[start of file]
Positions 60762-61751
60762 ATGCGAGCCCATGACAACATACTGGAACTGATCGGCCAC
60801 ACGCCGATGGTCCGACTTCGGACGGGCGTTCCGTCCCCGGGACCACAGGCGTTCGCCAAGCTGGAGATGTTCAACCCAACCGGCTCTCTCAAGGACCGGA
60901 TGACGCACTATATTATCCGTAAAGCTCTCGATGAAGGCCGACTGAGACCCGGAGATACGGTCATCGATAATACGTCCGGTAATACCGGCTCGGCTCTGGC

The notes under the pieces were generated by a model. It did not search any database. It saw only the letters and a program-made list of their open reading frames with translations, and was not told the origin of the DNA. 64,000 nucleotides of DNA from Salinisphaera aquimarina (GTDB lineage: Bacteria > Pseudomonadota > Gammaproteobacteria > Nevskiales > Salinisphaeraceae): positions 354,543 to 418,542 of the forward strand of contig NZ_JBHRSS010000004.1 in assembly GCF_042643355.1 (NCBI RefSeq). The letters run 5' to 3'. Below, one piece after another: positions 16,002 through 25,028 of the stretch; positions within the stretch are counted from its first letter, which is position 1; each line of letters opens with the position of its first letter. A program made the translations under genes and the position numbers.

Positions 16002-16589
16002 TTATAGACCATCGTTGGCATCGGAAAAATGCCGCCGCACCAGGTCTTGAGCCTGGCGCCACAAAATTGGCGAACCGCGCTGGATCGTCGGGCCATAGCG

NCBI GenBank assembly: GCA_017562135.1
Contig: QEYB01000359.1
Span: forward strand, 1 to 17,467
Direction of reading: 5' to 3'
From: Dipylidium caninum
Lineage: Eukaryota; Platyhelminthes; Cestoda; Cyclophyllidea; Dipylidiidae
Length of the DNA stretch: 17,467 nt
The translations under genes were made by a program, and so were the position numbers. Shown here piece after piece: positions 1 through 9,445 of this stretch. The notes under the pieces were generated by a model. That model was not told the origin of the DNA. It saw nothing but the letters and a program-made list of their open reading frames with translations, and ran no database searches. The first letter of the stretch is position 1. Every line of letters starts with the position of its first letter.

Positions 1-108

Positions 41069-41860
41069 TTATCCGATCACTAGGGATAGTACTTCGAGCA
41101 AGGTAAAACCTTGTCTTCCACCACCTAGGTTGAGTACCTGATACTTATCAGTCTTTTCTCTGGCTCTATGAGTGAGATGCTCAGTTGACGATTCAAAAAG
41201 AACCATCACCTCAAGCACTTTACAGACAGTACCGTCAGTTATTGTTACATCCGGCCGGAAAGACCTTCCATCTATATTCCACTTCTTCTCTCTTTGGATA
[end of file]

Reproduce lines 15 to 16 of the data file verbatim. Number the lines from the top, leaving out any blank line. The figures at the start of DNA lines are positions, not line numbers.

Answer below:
The translations under genes were made by a program, and so were the position numbers. Shown here piece after piece: positions 1 through 9,445 of this stretch. The notes under the pieces were generated by a model. That model was not told the origin of the DNA. It saw nothing but the letters and a program-made list of their open reading frames with translations, and ran no database searches. The first letter of the stretch is position 1. Every line of letters starts with the position of its first letter.

Positions 1-108